The commenter also believes that the estimate for “small banks” is also grossly underestimated and that, in a small bank ($50 million in total assets), it would take one person at least one week to assess the effectiveness of the design and operation of the compensation systems and format the results to be submitted to the board of directors. This would be in addition to the 40 hours needed to update written policies and procedures, document annual incentive payments, and document approvals.

The OCC uses the legal standard for estimating burden hours under the PRA (44 U.S.C. 3502(2)). The term “burden” means time, effort, or financial resources expended by persons to generate, maintain, or provide information to or for a Federal agency, including the resources expended for: (a) Reviewing instructions; (b) acquiring, installing, and utilizing technology and systems; (c) adjusting the existing ways to comply with any previously applicable instructions and requirements; (d) searching data sources; (e) completing and reviewing the collection of information; and (f) transmitting, or otherwise disclosing the information. The OCC believes that its burden estimates are accurate, given that institutions already have the required arrangements in place, including any required systems and procedures.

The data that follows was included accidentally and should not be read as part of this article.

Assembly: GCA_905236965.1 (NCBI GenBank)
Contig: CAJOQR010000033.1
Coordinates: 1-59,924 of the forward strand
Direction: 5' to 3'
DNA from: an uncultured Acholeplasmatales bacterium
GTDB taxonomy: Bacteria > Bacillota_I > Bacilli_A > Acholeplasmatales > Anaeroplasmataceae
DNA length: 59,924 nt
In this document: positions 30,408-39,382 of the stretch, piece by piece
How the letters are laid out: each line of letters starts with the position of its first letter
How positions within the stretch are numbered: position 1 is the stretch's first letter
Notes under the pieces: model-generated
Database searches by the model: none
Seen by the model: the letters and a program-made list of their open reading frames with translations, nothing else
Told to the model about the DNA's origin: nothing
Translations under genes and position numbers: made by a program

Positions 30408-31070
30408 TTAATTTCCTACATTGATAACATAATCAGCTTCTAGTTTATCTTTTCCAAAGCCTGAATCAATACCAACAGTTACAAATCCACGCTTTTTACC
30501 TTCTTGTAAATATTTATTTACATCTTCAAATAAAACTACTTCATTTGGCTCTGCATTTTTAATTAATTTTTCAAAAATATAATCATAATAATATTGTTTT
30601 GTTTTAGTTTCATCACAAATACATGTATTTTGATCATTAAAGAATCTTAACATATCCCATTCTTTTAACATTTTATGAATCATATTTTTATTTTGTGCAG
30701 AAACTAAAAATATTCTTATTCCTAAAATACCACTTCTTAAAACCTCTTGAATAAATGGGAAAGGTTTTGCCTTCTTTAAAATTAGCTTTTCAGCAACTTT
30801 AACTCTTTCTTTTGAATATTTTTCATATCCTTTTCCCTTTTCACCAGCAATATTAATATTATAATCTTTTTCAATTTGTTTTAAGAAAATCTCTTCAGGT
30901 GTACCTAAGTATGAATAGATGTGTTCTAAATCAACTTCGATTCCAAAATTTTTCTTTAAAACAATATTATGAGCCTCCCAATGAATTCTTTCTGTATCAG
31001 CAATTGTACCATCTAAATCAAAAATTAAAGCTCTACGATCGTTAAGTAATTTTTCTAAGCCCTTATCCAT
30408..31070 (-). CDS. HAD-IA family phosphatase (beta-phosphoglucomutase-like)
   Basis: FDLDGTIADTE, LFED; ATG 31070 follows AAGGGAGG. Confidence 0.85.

The banking agencies [1] estimated in their original notice [2] that large institutions would spend 480 hours to modify their policies and procedures to monitor incentive compensation. Small institutions would spend 80 hours to establish or modify policies and procedures to monitor incentive compensation. Forty hours would be required to maintain an incentive compensation program.

In the experience of the banking agencies, two months is typically required for a large institution to set up a program of this complexity and one business week is required for yearly maintenance. The banking agencies generated these estimates based on their experience with other information collections.

Comments continue to be invited on:

(a) Whether the collection of information is necessary for the proper performance of the functions of the OCC, including whether the information has practical utility;

(b) The accuracy of the OCC's estimate of the information collection burden;

(c) Ways to enhance the quality, utility, and clarity of the information to be collected;

(d) Ways to minimize the burden of the collection on respondents, including through the use of automated collection techniques or other forms of information technology; and

(e) Estimates of capital or startup costs and costs of operation, maintenance, and purchase of services to provide information.

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Dated: November 28, 2016.

Karen Solomon,

Deputy Chief Counsel, Office of the Comptroller of the Currency.

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Footnotes

1.  OCC, Board of Governors of the Federal Reserve System, and Federal Deposit Insurance Corporation.

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2.  75 FR 36395 (June 25, 2010).

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[FR Doc. 2016-28903 Filed 12-1-16; 8:45 am]

BILLING CODE 4810-33-P